Review History


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Summary

  • The initial submission of this article was received on October 7th, 2020 and was peer-reviewed by 2 reviewers and the Academic Editor.
  • The Academic Editor made their initial decision on February 9th, 2021.
  • The first revision was submitted on March 22nd, 2021 and was reviewed by 1 reviewer and the Academic Editor.
  • A further revision was submitted on November 9th, 2021 and was reviewed by the Academic Editor.
  • The article was Accepted by the Academic Editor on November 18th, 2021.

Version 0.3 (accepted)

· Nov 18, 2021 · Academic Editor

Accept

Thank you for addressing the Reviewers comments in your revision. I hope that things are looking up for your group in 2022.

[# PeerJ Staff Note - this decision was reviewed and approved by Jafri Abdullah, a PeerJ Section Editor covering this Section #]

Version 0.2

· May 4, 2021 · Academic Editor

Minor Revisions

The reviewer has noted some clarifications that still require attention. Please respond to these as appropriate.

Reviewer 2 ·

Basic reporting

Thank you to the authors for conducting a significant review of the article and incorporating the suggestions and providing adequate comments. The paper has been significantly improved as a result and is now more understandable to an international audience.
I have a couple of pending suggestions for consideration outlined below.
Non-tracked change copy:
Line 122: There is no reference to support this statement. Please add a reference.
Line 200: Please clarify this sentence, it seems conflicting. ‘Alpha values obtained that were below the standard (p < .05) threshold were noted (p < .001).’
Line 201: please write SEM in full for the first time.
Line 263: ‘..difficulties to access health care’. Can you please include a reference.
Line 263: ACA. Please write acronym in full.
Lines 275-277: Please provide a reference. The sentence refers to a study but no reference is provided.
Line 292: starting with ‘Schedule II substances….’ Removed as included in the introduction.

Figures:
Whilst I agree the figures are good and significant work has gone into producing them. My suggestion was in relation to replacing some of the figure with tables, not duplicating the figures with tables. In the epidemiology world a combination of figure and tables is sometimes more suited to the readers. For example, some clinicians prefer data tables, perceiving numbers as less “biased” than a graphic. Additionally, some figures lack specific number for example 1a, if I were to replicate your study in a different setting, I would not know what numbers to reference to enable a comparison of findings.
Figure 1:
- 1a: you state that a paired t-test was conducted however in the methods it states an unpaired t-test, could you please verify and correct the test used.
- 1a: Can you have at the start of each sentence the corresponding graph or consistently at the end of each sentence please. For example (A,…) is in the middle of the sentence.
- 1a: Was the paired t-test only done for lisdexamfetamine? In the results it has there was a significant difference also for amphetamine however the results weren’t included anywhere. Please provide the p value for all the t-tests.
- ‘Lisdexamfetamine was significantly different from amphetamine (at-test p <0.05) and methylphenidate (mp < 0.05).’ – what figure does this belong too? If this is the same as the following ‘For amphetamine and lisdexamfetamine, there was a significant increase in the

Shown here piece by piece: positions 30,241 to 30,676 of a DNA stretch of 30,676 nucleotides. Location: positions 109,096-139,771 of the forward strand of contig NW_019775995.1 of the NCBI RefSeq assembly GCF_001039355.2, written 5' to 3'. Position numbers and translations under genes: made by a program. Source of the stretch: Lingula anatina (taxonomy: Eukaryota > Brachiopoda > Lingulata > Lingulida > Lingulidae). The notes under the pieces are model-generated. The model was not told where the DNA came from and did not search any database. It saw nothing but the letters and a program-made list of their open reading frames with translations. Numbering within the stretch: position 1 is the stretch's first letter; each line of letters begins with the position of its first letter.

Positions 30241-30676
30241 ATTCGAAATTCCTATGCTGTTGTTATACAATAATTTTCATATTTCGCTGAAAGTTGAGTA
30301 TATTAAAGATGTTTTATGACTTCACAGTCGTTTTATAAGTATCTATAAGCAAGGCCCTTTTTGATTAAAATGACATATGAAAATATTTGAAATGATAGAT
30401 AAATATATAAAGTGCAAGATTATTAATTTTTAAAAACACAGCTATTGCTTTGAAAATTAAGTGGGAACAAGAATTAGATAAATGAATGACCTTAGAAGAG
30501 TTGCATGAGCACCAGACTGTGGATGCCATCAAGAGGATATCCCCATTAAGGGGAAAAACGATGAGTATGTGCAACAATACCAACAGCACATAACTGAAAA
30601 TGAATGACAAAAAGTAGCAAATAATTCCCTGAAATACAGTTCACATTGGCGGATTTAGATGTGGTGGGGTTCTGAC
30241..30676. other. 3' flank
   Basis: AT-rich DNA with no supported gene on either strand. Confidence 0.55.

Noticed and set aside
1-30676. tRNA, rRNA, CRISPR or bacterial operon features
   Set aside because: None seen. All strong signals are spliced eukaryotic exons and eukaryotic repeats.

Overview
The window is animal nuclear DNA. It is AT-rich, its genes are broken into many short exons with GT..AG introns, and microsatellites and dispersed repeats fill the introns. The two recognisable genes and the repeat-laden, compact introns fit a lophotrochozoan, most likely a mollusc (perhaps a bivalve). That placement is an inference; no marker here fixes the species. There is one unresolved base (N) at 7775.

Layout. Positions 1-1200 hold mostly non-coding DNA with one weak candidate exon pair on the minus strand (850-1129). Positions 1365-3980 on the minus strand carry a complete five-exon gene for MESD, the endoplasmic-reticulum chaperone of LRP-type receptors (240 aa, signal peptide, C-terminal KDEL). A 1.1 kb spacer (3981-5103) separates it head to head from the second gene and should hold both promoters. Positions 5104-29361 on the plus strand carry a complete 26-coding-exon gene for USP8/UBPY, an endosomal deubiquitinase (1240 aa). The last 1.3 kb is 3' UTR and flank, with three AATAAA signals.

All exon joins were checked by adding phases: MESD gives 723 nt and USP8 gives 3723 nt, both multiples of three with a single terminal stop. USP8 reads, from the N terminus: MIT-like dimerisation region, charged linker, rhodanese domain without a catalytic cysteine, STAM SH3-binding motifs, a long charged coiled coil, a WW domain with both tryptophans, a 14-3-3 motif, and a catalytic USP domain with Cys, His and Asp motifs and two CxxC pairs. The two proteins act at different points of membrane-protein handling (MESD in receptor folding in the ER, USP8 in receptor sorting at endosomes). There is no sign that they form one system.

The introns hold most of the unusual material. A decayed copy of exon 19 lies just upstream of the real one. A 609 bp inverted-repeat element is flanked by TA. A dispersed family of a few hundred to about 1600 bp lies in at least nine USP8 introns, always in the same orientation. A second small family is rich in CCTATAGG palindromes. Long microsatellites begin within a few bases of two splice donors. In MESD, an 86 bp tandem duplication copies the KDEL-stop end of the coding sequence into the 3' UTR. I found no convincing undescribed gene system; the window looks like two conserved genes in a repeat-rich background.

208 total stimulant use compared to 2010 starting from 2014 (Figure 1A).’ in the results section, I would remove from the figure description as it is causing confusion or add extra clarity.

Figure 4 and 5:
- I am still not sure of what the value is of the figures 4 and 5, whilst the figures are good to know, I am not sure what the rationale is in including them, you state in the methods that this information was going to be used to ‘identifying sources of potential inefficiency in spending’, however I cannot see where this is completed and how you may draw a conclusion on this. Rationale on why this is included is needed, additionally why 2018 data was selected as opposed to 2017 data to align with your study data. Having a clearer aim in relation to the use of the data and reworking the methods, will supporting in addressing this gap.
An additional review and refinement of the results and figures to ensure they align and also align with the methods would further strengthen the manuscript and improve the readability.

Experimental design

See above

Validity of the findings

See above

Additional comments

See above

Version 0.1 (original submission)

· Feb 9, 2021 · Academic Editor

Major Revisions

I apologise for the time taken to obtain thorough reviews for this manuscript, I understand that it would have been frustrating for you, but it proved difficult capturing people's attention over the past few months. Both Reviewers were appreciative of this study, but I feel that the revisions suggested by Reviewer 2 would significantly increase the likely impact of this paper, and the elaboration on the Methodology would increase confidence in the analysis.

[# PeerJ Staff Note: Please ensure that all review comments are addressed in a rebuttal letter and any edits or clarifications mentioned in the letter are also inserted into the revised manuscript where appropriate.  It is a common mistake to address reviewer questions in the rebuttal letter but not in the revised manuscript. If a reviewer raised a question then your readers will probably have the same question so you should ensure that the manuscript can stand alone without the rebuttal letter.  Directions on how to prepare a rebuttal letter can be found at: https://peerj.com/benefits/academic-rebuttal-letters/ #]